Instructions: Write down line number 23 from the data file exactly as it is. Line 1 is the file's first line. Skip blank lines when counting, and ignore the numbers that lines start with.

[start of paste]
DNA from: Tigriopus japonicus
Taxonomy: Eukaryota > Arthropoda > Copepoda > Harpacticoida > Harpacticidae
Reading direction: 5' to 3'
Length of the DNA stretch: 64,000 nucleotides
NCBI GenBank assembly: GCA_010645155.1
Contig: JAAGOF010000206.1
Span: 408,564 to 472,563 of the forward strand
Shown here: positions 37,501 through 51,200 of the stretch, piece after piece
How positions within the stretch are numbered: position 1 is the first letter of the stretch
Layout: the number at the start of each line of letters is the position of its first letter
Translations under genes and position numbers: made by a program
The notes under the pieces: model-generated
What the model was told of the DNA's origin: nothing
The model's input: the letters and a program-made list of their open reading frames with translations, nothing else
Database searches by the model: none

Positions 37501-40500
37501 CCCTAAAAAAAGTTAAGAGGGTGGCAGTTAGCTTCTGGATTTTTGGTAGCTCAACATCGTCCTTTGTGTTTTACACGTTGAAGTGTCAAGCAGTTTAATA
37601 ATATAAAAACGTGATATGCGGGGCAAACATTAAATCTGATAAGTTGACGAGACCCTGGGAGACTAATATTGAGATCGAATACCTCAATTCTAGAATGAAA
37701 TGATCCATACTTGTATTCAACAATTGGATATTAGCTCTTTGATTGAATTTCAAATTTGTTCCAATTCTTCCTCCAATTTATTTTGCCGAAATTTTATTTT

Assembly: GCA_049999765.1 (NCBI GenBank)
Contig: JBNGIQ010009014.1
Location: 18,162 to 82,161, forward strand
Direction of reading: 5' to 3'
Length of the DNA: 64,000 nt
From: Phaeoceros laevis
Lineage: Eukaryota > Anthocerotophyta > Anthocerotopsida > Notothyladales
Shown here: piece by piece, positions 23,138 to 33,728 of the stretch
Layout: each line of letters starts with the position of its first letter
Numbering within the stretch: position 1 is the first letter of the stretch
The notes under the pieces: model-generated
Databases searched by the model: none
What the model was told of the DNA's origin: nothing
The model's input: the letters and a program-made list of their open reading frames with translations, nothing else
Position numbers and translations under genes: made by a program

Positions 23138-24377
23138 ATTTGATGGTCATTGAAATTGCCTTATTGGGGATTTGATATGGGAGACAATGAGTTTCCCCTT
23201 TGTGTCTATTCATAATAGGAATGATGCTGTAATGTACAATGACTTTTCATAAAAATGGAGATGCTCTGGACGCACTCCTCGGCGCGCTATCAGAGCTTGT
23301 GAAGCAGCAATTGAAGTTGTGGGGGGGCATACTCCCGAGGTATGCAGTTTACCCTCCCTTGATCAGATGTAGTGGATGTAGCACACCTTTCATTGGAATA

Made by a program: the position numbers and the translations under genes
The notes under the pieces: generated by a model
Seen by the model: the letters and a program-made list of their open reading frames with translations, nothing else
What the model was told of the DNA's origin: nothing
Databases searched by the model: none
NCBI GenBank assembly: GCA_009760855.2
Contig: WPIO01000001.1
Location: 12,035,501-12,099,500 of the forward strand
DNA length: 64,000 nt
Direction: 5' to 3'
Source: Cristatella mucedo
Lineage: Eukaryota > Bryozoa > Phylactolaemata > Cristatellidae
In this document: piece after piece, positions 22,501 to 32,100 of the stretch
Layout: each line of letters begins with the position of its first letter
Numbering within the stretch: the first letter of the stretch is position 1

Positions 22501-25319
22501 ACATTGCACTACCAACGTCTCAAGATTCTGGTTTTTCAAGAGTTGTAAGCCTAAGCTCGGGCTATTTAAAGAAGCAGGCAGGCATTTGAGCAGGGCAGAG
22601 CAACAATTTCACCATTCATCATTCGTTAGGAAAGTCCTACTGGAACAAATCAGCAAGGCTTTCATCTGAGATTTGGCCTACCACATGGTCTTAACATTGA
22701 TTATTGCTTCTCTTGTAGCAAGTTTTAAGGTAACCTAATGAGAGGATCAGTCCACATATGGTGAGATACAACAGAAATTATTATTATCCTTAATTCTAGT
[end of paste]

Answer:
Direction of reading: 5' to 3'